Citing national security concerns, the White House on Friday formally notified the House intelligence committee that President Donald Trump is "unable" to declassify a memo drafted by Democrats that counters GOP allegations about abuse of government surveillance powers in the FBI's Russian Federation probe.
The White House also released a letter sent to McGahn by FBI Director Christopher Wray and to Rod Rosenstein, the No. 2 Justice Department official, expressing concerns about the memo's release "in light of longstanding principles regarding the protection of intelligence sources and methods, ongoing investigations, and other similar sensitive information".
White House Counsel Don McGahn said the Justice Department found the document problematic, as the 10-page memo by Democratic members of the House Intelligence Committee contained content that "would create especially significant concerns for the national security and law enforcement interests" of the country.
Earlier Friday, Trump said he had signed off on the memo's release.More news: SLFP backed by Mahinda Rajapaksa takes lead in local body elections
House Minority Leader Nancy Pelosi called Trump's refusal to release the memo "a stunningly brazen attempt to cover up the truth about the Trump-Russia scandal from the American people".
The committee voted unanimously to release the memo on Monday, giving the president five days to determine whether to withhold the document on national security grounds.
The top Democrat on the intelligence panel, California Rep. Adam Schiff, criticized Trump for treating the two documents differently, saying the president is now seeking revisions by the same committee that produced the original Republican memo.
The Republican memo had accused the Federal Bureau of Investigation of suppressing Democratic ties to an opposition research dossier on Trump and Russian Federation used to procure a Foreign Intelligence Surveillance Act warrant against former Trump campaign foreign policy adviser Carter Page.More news: Eleven Turkish troops die, chopper down in deadliest day of Kurdish offensive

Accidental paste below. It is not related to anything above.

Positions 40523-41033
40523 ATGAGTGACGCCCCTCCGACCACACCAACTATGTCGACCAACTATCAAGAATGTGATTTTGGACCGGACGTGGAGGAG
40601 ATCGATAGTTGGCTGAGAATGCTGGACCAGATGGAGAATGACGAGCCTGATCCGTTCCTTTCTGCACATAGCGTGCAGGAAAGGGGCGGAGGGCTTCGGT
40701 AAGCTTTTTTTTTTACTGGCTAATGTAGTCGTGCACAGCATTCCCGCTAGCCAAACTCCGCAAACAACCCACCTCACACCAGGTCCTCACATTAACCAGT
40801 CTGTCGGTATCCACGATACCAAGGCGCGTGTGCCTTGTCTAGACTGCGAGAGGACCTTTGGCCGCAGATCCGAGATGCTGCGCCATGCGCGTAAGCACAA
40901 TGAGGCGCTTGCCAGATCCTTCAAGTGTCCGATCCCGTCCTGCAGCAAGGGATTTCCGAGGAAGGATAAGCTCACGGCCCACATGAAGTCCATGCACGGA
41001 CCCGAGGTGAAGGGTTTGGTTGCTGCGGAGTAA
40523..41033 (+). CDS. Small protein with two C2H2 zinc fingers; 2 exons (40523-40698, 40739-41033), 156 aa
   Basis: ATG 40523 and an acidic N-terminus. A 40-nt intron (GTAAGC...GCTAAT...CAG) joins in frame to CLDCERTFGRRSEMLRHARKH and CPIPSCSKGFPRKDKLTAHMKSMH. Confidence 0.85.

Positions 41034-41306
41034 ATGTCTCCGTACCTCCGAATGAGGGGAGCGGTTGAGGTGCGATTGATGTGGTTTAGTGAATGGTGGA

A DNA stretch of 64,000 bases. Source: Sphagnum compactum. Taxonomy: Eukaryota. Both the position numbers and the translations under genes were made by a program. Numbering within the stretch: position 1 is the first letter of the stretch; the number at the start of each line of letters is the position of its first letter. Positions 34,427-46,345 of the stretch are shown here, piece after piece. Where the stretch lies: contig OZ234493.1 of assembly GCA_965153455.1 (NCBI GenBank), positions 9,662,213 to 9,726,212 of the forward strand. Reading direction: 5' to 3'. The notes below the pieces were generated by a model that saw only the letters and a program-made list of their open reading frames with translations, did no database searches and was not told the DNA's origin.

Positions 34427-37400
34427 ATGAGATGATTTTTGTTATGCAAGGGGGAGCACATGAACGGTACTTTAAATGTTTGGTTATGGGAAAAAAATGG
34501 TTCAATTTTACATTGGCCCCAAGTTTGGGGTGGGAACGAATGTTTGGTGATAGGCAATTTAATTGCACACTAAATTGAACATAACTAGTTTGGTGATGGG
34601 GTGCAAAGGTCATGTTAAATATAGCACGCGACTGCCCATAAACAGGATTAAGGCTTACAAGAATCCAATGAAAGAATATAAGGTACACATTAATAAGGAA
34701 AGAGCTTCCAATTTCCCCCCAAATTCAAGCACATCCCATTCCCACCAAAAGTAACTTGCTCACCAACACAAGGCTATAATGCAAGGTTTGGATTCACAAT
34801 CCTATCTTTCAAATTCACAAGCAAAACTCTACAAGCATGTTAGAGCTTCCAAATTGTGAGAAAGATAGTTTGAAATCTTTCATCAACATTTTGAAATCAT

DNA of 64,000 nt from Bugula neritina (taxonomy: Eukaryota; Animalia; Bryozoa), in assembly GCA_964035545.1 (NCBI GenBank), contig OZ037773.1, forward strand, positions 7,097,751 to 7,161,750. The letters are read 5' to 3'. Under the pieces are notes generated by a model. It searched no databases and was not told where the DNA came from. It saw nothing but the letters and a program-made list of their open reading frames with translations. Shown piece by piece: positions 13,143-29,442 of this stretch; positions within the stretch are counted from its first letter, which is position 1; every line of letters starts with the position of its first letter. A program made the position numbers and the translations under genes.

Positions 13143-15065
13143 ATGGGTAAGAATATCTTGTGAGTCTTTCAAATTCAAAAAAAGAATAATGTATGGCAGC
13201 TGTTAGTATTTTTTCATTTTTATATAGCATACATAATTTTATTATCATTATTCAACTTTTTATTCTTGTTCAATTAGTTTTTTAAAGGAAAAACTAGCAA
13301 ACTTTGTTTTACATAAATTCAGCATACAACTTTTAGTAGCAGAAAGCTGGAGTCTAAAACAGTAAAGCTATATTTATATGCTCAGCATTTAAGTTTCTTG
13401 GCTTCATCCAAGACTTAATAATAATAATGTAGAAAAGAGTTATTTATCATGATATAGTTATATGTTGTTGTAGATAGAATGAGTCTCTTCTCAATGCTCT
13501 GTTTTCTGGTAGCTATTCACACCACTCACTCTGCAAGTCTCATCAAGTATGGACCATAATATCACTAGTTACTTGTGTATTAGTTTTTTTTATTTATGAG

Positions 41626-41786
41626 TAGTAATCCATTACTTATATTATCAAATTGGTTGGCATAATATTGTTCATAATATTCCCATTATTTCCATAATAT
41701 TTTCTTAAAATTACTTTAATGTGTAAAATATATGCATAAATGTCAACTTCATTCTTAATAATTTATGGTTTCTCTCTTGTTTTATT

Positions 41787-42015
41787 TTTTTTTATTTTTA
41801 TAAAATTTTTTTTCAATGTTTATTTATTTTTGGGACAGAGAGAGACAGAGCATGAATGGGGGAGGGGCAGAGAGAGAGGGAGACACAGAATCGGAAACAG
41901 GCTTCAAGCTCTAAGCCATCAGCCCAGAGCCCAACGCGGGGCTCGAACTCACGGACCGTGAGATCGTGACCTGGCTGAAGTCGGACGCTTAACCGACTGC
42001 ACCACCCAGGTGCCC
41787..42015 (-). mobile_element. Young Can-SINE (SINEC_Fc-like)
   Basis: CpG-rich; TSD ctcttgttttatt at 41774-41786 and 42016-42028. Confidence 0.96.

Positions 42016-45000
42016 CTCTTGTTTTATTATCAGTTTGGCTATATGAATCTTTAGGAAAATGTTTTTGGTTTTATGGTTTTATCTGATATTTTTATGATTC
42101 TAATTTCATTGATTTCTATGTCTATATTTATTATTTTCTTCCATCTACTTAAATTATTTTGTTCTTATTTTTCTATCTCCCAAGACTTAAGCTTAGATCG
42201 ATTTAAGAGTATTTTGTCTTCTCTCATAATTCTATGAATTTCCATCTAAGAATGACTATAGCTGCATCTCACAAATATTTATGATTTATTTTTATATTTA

The president's rejection of the Democratic memo is in contrast to his enthusiastic embrace of releasing the Republican document, which he pledged before reading to make public. Democrats say the court was informed that a former British spy, Christopher Steele, who assembled the dossier, was politically motivated.
McGahn said the president would be willing to reconsider the release of the memo if the committee decides to revise it "to mitigate the risks" identified by the Justice Department.
The dossier was a salacious report about aspects of Trump's history that was funded in part as opposition research by Hillary Clinton's campaign.
One House Republican said the President had made the wrong move.More news: Pence: 'No daylight' between U.S. , allies on North Korea
"I think the Democrats are politically smart enough to put things in the memo that require either the bureau or the Department of Justice to say it needs to be redacted". He said of his memo, "It sets the context".
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